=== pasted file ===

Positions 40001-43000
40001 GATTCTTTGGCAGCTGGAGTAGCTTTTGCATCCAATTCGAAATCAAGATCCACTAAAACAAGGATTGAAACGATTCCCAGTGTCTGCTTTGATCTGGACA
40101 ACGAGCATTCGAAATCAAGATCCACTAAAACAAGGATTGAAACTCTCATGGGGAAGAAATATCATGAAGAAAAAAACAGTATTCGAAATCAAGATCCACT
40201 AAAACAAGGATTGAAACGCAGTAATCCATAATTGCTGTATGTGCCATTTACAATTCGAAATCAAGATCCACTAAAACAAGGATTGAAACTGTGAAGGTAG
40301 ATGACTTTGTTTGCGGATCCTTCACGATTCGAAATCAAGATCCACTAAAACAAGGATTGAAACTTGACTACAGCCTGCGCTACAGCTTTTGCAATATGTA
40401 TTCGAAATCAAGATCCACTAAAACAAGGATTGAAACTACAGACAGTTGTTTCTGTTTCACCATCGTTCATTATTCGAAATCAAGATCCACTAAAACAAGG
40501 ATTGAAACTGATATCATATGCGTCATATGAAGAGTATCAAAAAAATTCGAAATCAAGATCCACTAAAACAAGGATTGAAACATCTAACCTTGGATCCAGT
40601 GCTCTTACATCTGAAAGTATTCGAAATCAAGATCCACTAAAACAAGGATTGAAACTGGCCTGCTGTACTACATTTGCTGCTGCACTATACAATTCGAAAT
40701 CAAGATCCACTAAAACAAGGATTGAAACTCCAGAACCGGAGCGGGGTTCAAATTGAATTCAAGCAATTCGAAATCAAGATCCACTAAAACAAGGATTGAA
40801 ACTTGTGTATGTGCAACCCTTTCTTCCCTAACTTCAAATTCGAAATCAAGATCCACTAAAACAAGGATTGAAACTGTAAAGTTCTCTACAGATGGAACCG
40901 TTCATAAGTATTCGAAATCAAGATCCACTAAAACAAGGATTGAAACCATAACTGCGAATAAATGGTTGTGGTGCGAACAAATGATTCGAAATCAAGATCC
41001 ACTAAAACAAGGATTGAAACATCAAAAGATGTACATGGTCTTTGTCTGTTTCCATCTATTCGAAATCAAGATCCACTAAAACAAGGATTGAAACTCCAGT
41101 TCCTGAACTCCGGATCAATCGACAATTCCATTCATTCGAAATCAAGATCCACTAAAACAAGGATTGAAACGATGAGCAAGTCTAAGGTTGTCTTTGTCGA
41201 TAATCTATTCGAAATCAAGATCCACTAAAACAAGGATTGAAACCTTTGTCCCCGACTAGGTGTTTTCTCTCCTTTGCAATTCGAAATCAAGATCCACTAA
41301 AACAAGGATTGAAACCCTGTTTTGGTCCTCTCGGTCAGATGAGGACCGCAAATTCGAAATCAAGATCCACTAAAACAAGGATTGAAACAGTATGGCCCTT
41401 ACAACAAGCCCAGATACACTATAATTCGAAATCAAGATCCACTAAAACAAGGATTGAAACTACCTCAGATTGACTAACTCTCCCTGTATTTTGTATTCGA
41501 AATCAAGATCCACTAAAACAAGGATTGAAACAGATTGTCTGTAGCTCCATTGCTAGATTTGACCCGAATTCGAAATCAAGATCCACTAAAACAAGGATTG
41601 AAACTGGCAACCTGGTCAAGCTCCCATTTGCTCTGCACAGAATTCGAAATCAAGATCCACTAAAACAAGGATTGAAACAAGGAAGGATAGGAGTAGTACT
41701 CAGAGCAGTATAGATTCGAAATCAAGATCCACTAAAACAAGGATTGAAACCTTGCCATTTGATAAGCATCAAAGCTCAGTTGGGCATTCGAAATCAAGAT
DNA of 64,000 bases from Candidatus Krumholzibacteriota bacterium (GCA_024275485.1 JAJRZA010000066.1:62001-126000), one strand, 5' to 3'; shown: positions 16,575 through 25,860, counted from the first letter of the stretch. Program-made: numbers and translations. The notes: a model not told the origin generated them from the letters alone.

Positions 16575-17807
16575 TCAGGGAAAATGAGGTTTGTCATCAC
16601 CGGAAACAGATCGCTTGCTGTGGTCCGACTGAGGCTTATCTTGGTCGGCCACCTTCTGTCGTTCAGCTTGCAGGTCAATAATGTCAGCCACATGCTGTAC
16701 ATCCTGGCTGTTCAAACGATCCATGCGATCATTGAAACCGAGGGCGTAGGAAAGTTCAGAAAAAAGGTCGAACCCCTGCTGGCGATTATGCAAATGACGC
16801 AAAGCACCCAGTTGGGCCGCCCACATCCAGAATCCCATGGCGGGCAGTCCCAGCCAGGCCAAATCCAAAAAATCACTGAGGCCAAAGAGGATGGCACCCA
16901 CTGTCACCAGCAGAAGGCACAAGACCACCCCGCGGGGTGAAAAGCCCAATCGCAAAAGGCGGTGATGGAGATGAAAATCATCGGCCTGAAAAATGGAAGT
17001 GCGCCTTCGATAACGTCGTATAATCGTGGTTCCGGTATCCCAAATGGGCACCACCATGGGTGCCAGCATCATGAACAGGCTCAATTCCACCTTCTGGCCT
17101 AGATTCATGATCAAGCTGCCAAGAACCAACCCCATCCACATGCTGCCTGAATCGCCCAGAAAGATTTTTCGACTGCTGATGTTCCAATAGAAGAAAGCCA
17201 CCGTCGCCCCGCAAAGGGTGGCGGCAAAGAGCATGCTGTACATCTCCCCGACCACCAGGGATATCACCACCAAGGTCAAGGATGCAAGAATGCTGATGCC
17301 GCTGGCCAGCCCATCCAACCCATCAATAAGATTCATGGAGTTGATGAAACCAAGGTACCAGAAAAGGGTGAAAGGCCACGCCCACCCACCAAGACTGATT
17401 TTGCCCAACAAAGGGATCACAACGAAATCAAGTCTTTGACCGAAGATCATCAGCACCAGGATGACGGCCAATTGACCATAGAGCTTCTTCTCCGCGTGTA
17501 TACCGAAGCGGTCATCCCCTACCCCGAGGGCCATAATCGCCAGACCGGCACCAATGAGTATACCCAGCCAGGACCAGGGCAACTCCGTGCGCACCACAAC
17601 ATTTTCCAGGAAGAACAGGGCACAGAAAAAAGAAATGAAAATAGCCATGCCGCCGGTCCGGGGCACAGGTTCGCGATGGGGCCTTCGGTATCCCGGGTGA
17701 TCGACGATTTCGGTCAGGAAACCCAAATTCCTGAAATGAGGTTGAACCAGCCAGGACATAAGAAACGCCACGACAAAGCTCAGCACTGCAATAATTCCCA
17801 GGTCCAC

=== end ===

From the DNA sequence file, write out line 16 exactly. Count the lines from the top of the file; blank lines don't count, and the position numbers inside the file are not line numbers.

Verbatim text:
41401 ACAACAAGCCCAGATACACTATAATTCGAAATCAAGATCCACTAAAACAAGGATTGAAACTACCTCAGATTGACTAACTCTCCCTGTATTTTGTATTCGA